By the time we were ready for a meal that evening everywhere was shut!  You know when things conspire making it difficult for you to warm to a place?!  An early bath was in order as we had a full day’s sight-seeing pencilled in before heading back to the terminal and climbing aboard yet another night bus.  Before reaching Colombia we knew our main focus would be the northern coastline but we’d not anticipated skipping across the country quite so quickly.

The local bus stand was conveniently situated virtually next door to our guesthouse and with the buses departing every half an hour to Barichara, we were soon on our way.  This is just a short 30min hop and costs P4000 for a lovely ride through the surrounding area.  The village itself is made up of white washed low slung cottages which, of course, are all centred around and radiating from the square and its church.  We’d been told there was a path, as well as the road, linking this village to and even smaller place called Guane, so went in search of the tourist information place.  Once again our attempts at remaining positive were being tested as they were digging up the streets – what is it about South America and their obsession with this?  We decided to navigate town by avoiding the dismantled streets but this left us with few options and we found ourselves skirting round Barichara. 

As luck would have it, this inadvertently led us straight to the tourist information office which is positioned over-looking a pretty valley.  Guess what?  It was shut!  However, it was also right next to the start of the path we were hoping to find.  Since you need a map to find a map I’ll let you know where the start of the walk is should you find yourself in this part of the world.  As you’re facing the church in the main square there’s a road on the right that goes straight up to another church; turn left in front of this second church and you’ll soon spot the track.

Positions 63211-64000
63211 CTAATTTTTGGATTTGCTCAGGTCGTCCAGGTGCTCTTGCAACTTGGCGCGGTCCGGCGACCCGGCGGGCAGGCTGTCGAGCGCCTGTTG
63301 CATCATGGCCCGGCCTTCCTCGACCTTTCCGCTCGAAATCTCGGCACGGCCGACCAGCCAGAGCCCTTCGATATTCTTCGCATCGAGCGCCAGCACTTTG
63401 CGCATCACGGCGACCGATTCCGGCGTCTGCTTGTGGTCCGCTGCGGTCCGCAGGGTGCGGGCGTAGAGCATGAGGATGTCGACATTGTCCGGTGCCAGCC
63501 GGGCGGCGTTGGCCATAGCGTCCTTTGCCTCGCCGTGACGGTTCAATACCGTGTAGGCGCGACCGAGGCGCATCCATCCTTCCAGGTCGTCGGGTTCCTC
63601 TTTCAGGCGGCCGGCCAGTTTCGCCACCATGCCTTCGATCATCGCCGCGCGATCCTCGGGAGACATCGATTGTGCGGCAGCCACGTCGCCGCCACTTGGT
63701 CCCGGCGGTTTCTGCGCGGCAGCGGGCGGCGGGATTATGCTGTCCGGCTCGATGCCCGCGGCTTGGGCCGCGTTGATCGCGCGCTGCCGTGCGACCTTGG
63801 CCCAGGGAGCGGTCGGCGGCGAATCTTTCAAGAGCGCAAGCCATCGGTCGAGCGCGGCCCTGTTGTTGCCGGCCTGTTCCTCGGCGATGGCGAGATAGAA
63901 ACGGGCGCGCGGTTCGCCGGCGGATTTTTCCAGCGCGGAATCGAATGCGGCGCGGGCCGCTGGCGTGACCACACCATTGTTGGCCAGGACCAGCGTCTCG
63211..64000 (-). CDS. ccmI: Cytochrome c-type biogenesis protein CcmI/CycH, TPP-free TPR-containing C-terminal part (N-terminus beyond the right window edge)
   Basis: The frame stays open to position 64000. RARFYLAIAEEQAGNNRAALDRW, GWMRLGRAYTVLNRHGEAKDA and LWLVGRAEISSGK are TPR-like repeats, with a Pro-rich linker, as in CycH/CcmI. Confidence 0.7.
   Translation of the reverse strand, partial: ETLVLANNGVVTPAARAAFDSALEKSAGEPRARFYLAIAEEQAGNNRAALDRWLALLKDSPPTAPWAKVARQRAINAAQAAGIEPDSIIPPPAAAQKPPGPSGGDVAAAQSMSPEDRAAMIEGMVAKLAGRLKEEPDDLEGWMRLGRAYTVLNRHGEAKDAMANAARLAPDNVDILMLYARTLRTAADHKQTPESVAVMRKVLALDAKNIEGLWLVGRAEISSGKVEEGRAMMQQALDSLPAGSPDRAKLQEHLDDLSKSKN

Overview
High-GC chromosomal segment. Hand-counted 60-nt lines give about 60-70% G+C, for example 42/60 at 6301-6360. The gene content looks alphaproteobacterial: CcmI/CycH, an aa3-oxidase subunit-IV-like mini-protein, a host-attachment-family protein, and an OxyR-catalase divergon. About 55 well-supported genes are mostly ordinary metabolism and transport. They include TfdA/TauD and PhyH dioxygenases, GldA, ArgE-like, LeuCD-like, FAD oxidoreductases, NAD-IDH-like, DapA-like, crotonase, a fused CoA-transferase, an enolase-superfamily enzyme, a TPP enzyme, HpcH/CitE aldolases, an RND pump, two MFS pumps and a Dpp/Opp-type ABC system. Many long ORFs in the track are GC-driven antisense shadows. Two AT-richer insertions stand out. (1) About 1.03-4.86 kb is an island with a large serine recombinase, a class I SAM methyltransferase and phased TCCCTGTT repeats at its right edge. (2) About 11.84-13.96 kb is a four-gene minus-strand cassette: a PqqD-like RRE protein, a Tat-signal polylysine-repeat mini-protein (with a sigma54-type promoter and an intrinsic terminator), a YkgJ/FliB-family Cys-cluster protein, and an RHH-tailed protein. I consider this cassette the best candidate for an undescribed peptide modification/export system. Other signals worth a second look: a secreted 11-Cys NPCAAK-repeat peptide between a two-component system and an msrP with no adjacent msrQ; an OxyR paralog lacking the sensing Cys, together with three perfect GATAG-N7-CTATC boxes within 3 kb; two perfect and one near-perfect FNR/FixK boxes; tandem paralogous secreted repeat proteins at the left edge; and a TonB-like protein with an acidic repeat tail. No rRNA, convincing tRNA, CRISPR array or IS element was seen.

We could only hope the path would remain as obvious and as well sign-posted as the start and set off for the 2-hour stroll to Guane.  In fact the path was very easy to follow and very picturesque and peaceful along its entire route.  With having plenty of time on our hands we ambled along, stopped to look at birds, butterflies and lizards and reached the next village in well under 2 hours.  Guane, in our opinion, is much nicer than Barichara as it’s smaller, has a more rustic and real feel to it and the streets were intact.   It was quiet and peaceful to the point where no one could be bothered to open their cafes so we couldn’t find anywhere to grab a snack.  That’s not strictly true – a couple of places were open but the look of disbelief that service / action were going to be required made us about-turn.  We scavenged some picnic supplies from the local shop and sat in the pretty little square munching our over-priced purchases.  Oops – this was supposed to be a ‘positive thoughts’ only day!

To return to Barichara we had the choice of waiting a couple of hours for the bus or walking back down the path.  We invented a third option and chose to go down the road (almost devoid of traffic) to make it into a round trip.  Again we saw lots of birds and lovely views along the way and re-joined the path where it crosses the road not far from Barichara.  We picked our way through the road-works and back to the main square where we whiled away an hour with a yummy juice before hopping on the bus back to San Gil.  A good, easy walk in a lovely part of the country and a great way to fill a day while waiting for a night bus.